With Cardiovascular Disease Prevention, You Can’t Start Too Early

What a young man’s tragedy illustrates about the importance of heart health

By Roberta H. Anding, MS, Baylor College of Medicine and Texas Children’s Hospital
Edited by Kate Findley and proofread by Angela Shoemaker, Wondrium Daily

Most people think that heart attacks only affect the elderly and obese, but the truth is that they can impact anyone. Professor Anding explains why when it comes to prevention, it’s never too early to start—and sometimes looks can be deceiving.

Woman preparing a salad with her daughter
Prevention efforts should start very early in life, since cardiovascular disease actually begins in childhood, with cardiovascular injuries, inflammation, and plaque buildup. Photo By Yuganov Konstantin / Shutterstock

Fitness Alone Isn’t Always Enough

Before exploring cardiovascular disease and the associated risks, let’s start with a story. In Professor Anding’s first year working as a nutritionist with the Houston Texans, she looked at everybody’s lab work. One 27-year-old man had exceptionally high cholesterol. 

As Anding was sending him to the cardiologist in Houston, he got cut by the Texans and picked up by another team. After he left Houston, he went to the other team and suffered a heart attack. 

“The tragedy of that is that people looked at him, saw that he was physically active—he worked out, he ate a lot, but he was burning it all off—and so they thought he didn’t have to worry about heart disease,” Professor Anding said. “That actually is a fallacy that cost this young man his football career, as well as his ability to earn a living because he had significant complications after his MI, or myocardial infarction.”

Cardiovascular Disease Rates

Cardiovascular disease is the number one cause of death and disability in the United States and most European countries. 

“It’s hard to say in this day and age that that’s tragic,” Professor Anding said. “But it is, because we’ve learned a lot about cardiovascular disease, but a lot of the stopping of cardiovascular disease really requires a reframe for most of us.” 

Some sources say that approximately 50%, or one out of two Americans, will develop some form of heart disease within their lifetime. It kills more Americans than cancer and many other chronic illnesses, but if you ask most women what they fear most, they fear breast cancer and not necessarily cardiovascular disease.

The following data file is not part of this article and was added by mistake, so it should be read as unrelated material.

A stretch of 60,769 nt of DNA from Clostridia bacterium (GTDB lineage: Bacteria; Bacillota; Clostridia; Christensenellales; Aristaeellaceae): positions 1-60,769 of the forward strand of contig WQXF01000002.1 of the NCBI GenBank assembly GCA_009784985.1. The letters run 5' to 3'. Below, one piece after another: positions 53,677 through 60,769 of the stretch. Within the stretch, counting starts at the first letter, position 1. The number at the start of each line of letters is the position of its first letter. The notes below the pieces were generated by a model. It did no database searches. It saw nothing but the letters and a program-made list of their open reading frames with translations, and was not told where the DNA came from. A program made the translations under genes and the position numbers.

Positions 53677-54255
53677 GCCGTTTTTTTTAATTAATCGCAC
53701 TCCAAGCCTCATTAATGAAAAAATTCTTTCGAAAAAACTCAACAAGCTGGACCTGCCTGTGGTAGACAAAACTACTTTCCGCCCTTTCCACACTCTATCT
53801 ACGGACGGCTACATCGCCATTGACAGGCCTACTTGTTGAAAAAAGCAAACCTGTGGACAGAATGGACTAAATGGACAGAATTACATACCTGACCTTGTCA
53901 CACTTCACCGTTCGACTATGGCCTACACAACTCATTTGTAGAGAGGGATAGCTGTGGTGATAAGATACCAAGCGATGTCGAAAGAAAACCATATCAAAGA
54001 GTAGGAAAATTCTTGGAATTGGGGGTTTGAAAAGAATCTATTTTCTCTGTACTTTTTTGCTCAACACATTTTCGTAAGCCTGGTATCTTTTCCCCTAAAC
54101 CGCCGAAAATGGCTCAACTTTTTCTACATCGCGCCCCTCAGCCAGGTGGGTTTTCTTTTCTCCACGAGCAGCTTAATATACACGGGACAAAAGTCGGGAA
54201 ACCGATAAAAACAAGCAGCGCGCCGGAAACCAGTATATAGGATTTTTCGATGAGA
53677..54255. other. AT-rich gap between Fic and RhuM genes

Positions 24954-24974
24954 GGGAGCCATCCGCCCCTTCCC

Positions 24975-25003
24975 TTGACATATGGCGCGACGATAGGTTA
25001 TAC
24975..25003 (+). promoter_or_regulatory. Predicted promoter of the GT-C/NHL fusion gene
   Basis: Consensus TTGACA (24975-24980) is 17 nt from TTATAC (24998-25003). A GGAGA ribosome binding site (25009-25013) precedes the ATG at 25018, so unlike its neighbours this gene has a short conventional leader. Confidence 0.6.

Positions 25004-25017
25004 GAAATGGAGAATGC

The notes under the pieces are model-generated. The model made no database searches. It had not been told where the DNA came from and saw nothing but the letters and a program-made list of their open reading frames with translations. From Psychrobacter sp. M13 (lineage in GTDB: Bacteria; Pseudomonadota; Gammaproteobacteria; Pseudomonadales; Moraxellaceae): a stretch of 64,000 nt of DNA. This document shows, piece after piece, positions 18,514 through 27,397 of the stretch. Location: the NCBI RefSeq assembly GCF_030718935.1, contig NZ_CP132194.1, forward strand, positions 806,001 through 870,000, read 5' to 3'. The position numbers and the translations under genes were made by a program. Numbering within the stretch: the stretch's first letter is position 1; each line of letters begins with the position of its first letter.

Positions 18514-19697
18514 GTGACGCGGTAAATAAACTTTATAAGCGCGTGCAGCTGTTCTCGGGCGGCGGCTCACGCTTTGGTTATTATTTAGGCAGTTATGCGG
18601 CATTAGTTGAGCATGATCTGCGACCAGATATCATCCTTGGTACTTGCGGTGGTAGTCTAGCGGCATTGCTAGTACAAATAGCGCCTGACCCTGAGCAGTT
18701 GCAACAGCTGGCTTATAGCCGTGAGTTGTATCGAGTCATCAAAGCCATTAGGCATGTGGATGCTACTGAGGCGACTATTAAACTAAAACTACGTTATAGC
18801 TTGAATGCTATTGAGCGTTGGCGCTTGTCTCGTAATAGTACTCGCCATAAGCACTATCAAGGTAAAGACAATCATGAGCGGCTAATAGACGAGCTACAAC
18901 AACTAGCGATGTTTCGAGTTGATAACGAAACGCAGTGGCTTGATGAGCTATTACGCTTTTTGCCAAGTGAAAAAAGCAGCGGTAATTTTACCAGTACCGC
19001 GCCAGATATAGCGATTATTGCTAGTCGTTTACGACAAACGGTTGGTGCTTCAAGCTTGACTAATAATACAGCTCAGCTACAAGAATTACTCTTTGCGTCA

Developing Good Habits Early

“My football player didn’t develop cardiovascular disease at 27,” Professor Anding said.

Cardiovascular disease actually begins in childhood, with cardiovascular injuries, inflammation, and plaque buildup accumulation. This means that the prevention efforts should start in childhood. 

“If you have children or grandchildren, you can’t say, ‘Oh, I ate that way when I was a child,'” Professor Anding said. “‘There’s no reason why they shouldn’t have whole milk as a 10-year-old. Everybody loves pizzas, so we’re going to get pizza two to three times a week because, after all, they’re children.’” 

Keep in mind that those habits they develop as children are going to be difficult for them to change. According to Professor Anding, one of the best gifts that you can give your children is cardiovascular protection and encourage them to continue eating habits that promote a healthy heart throughout the life cycle.

This article series will explore different types of cardiovascular disease, common symptoms, and some modifiable risk factors that you can change as well as genetic factors, guiding you to be a better consumer in terms of predicting your risk.

These articles are not intended, however, to replace a physical exam by your physician. Instead, they provide an overview of the types of cardiovascular diseases that we can encounter. Tomorrow’s article will explore angina, a type of chest pain caused by reduced blood flow to the heart.

Professor Roberta H. Anding is a registered dietitian and Director of Sports Nutrition and a clinical dietitian at Baylor College of Medicine and Texas Children’s Hospital. She also teaches and lectures in the Baylor College of Medicine’s Department of Pediatrics, Section of Adolescent Medicine and Sports Medicine, and in the Department of Kinesiology at Rice University.

This article was edited by Kate Findley, Writer for Wondrium Daily, and proofread by Angela Shoemaker, Proofreader and Copy Editor for Wondrium Daily.